Cyrus Massoumi is the CEO & founder of ZocDoc. ZocDoc is a New York-based company that helps you book doctor appointments online. After getting an ear infection on a long flight and not being able to get into a doctor quickly, Cyrus came up with a new solution, ZocDoc. Cyrus was kind enough to take time out of his busy schedule to talk about startup hurdles, hiring, cultural changes, and many other topics. For more from Cyrus and ZocDoc, please visit their blog and find them on Twitter at @Zocdoc.
In a recent TechCrunch article, you talked about how things didn’t go so smoothly when ZocDoc launched. What were the biggest hurdles you faced and what’d you do to overcome them?
There were a few things – first, we launched shortly before the worst economic recession many of us had ever seen, and people thought that companies wouldn’t be able to raise venture capital financing again. The harsh environment forced us to be extremely focused with the few resources that we had at our disposal, which was a blessing in hindsight because it forced us to stay focused. For our first two years, ZocDoc only offered appointments in New York in order to hone our business model and make improvements to our service, ensuring scalability and a great patient experience.
Secondly, this was a completely new concept at the time to doctors. Initially, it was an uphill battle in selling this service to them. Doctors are constantly bombarded by reps seeking their endorsement or use of a product or service, so we had to break through that noise. There was a time when I was going door to door with a PowerPoint presentation, and I’d be in a doctor’s waiting room for hours before I was able to get in to give my pitch. It took a lot of hustle to get our first doctors to sign on.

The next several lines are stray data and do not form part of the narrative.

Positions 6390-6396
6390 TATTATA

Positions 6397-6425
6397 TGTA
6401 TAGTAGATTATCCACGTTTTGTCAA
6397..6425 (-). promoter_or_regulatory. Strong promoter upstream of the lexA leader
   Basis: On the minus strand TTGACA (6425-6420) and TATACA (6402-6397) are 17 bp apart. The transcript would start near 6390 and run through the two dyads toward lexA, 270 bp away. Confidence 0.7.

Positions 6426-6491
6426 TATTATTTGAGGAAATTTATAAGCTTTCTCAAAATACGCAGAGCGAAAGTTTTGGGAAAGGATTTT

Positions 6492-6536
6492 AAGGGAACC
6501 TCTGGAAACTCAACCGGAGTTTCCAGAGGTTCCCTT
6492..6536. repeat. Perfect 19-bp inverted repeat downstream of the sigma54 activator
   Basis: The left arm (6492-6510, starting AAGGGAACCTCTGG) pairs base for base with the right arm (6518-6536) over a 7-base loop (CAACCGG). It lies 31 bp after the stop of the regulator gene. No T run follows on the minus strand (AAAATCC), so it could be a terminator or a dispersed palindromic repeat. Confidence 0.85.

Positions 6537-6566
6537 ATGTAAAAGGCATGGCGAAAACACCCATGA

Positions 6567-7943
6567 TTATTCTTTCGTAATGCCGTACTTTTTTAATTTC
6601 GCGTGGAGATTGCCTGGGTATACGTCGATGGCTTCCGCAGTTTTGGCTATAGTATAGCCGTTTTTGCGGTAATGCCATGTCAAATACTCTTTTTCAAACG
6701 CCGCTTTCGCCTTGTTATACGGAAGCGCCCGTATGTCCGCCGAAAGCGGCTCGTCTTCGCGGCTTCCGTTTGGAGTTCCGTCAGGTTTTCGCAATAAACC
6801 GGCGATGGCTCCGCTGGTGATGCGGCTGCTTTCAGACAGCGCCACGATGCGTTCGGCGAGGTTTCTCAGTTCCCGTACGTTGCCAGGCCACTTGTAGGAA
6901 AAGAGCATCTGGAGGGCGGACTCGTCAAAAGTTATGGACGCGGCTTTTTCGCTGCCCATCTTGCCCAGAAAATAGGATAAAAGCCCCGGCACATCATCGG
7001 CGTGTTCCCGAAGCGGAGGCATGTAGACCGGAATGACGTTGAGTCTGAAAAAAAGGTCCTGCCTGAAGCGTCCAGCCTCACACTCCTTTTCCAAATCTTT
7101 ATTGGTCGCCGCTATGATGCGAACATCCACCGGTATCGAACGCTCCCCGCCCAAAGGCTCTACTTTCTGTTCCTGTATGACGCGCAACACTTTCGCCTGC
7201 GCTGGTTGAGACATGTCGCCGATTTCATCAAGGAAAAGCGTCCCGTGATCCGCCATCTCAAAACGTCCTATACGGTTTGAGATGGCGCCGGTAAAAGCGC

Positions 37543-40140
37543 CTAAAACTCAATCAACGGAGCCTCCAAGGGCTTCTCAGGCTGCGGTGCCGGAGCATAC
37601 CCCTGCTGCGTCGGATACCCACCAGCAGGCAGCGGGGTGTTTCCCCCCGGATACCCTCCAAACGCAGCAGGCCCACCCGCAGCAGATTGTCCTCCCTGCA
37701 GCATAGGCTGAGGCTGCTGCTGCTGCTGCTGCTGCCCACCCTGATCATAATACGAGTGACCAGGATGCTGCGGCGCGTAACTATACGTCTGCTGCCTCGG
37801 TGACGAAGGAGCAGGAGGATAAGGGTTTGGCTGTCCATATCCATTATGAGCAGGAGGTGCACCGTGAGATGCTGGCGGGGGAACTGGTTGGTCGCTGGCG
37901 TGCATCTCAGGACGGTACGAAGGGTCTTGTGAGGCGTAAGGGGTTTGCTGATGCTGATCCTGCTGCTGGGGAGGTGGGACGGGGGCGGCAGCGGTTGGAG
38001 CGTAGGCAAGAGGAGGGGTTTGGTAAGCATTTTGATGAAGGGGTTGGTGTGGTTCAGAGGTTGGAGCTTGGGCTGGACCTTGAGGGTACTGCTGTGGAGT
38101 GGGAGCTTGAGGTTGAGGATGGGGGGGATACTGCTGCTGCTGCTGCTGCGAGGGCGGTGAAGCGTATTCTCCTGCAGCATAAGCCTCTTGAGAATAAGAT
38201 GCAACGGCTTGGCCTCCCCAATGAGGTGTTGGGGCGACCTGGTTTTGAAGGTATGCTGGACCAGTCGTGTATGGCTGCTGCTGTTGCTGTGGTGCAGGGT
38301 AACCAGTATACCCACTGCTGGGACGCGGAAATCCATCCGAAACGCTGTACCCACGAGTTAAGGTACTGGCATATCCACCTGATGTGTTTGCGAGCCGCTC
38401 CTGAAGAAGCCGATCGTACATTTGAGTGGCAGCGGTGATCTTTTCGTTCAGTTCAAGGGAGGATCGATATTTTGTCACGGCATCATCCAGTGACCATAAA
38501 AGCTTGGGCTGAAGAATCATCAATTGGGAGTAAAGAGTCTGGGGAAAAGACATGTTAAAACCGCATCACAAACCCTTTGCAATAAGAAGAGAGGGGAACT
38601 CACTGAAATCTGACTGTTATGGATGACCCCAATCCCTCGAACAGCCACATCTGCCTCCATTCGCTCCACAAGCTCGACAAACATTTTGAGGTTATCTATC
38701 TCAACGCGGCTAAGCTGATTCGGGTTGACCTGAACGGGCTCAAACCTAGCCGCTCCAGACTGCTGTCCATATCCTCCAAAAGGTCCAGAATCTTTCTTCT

Lastly, people thought we were overly ambitious to think we could change the way people access healthcare in this country. In launching ZocDoc, we weren’t David going up against Goliath. Rather, we were looking to change patients’ existing behavior. When we launched, we thought that we’d have this incredible amount of patient demand on our hands. In reality, it took time for us to get our first few appointments. But after we got a few dozen of them, word of mouth kicked in and the growth increased dramatically – and it has been compounding ever since.
ZocDoc spent its first few years conquering New York. Now, you’re going nationwide, seemingly rolling out to a new city every few weeks. What are your plans after that?
We’ve only been able to succeed at ZocDoc through focus, and right now we’re laser focused on offering our service to patients and doctors nationwide as soon as possible. We’re currently live in 19 markets and expanding at a rapid pace, but we still have a lot of work to do on that front. We like to say that it took a thousand 0.01% improvements for ZocDoc to work, and we’re still making those changes every day. So, our plan right now is to continue to make these incremental improvements as we serve more and more patients. Once we’ve made more progress, we can start to explore solving other patient problems within the healthcare system.
What’s it like going from a startup to more established company from a culture perspective? What has changed?
It’s funny, around the office we often ask ourselves – when are we not a startup anymore? Even though we’re now over 300 people, I think we still consider ourselves a startup and we approach our work in that spirit. We try to stay nimble, to be open to new ideas, to be scrappy and agile and able change direction quickly, just as we did back when we were five people. I will say, I am just now reaching the point where it’s getting harder and harder for me to know everyone’s names. I came back to the office after travelling for a few days and there were 50 news faces. But we make it a priority to ensure that everyone is connected, that it’s a fun place to come to work, and that there’s a sense of teamwork and camaraderie. For instance, we cater in lunch every day so we all eat together, and I also make sure to have lunch with our new hires each week. It’s a great way to get to know them and for them to have a chance to ask me anything. Also, something that’s been helpful in maintaining our culture as we grow are these seven core values. They have served as a guidepost to help us preserve all of the things we love about working here.